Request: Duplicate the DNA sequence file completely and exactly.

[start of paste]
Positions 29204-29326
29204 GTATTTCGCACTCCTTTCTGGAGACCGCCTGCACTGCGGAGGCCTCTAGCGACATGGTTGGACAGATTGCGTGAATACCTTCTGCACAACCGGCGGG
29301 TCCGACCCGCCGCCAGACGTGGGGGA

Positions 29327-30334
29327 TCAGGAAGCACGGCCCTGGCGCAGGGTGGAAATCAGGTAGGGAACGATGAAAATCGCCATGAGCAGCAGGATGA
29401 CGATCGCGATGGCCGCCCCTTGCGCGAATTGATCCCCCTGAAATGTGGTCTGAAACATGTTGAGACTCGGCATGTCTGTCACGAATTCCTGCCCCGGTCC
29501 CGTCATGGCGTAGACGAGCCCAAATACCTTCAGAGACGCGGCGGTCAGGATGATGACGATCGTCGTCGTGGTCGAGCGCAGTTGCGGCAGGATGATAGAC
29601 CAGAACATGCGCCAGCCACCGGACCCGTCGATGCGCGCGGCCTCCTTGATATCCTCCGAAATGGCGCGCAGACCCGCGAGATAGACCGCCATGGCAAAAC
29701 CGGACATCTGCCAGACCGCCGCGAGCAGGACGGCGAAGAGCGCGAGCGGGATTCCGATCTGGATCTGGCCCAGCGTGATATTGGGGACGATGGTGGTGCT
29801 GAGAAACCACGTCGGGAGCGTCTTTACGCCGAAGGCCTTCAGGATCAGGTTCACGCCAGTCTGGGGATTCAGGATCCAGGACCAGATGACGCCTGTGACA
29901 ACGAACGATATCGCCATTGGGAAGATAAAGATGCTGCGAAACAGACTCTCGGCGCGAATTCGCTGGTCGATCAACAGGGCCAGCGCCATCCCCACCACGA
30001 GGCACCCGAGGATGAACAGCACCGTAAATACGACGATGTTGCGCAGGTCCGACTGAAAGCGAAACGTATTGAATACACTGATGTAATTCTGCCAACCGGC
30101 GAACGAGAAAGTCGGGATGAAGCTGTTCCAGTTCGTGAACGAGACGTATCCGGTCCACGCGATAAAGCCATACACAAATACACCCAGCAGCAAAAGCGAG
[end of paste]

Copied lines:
Positions 29204-29326
29204 GTATTTCGCACTCCTTTCTGGAGACCGCCTGCACTGCGGAGGCCTCTAGCGACATGGTTGGACAGATTGCGTGAATACCTTCTGCACAACCGGCGGG
29301 TCCGACCCGCCGCCAGACGTGGGGGA

Positions 29327-30334
29327 TCAGGAAGCACGGCCCTGGCGCAGGGTGGAAATCAGGTAGGGAACGATGAAAATCGCCATGAGCAGCAGGATGA
29401 CGATCGCGATGGCCGCCCCTTGCGCGAATTGATCCCCCTGAAATGTGGTCTGAAACATGTTGAGACTCGGCATGTCTGTCACGAATTCCTGCCCCGGTCC
29501 CGTCATGGCGTAGACGAGCCCAAATACCTTCAGAGACGCGGCGGTCAGGATGATGACGATCGTCGTCGTGGTCGAGCGCAGTTGCGGCAGGATGATAGAC
29601 CAGAACATGCGCCAGCCACCGGACCCGTCGATGCGCGCGGCCTCCTTGATATCCTCCGAAATGGCGCGCAGACCCGCGAGATAGACCGCCATGGCAAAAC
29701 CGGACATCTGCCAGACCGCCGCGAGCAGGACGGCGAAGAGCGCGAGCGGGATTCCGATCTGGATCTGGCCCAGCGTGATATTGGGGACGATGGTGGTGCT
29801 GAGAAACCACGTCGGGAGCGTCTTTACGCCGAAGGCCTTCAGGATCAGGTTCACGCCAGTCTGGGGATTCAGGATCCAGGACCAGATGACGCCTGTGACA
29901 ACGAACGATATCGCCATTGGGAAGATAAAGATGCTGCGAAACAGACTCTCGGCGCGAATTCGCTGGTCGATCAACAGGGCCAGCGCCATCCCCACCACGA
30001 GGCACCCGAGGATGAACAGCACCGTAAATACGACGATGTTGCGCAGGTCCGACTGAAAGCGAAACGTATTGAATACACTGATGTAATTCTGCCAACCGGC
30101 GAACGAGAAAGTCGGGATGAAGCTGTTCCAGTTCGTGAACGAGACGTATCCGGTCCACGCGATAAAGCCATACACAAATACACCCAGCAGCAAAAGCGAG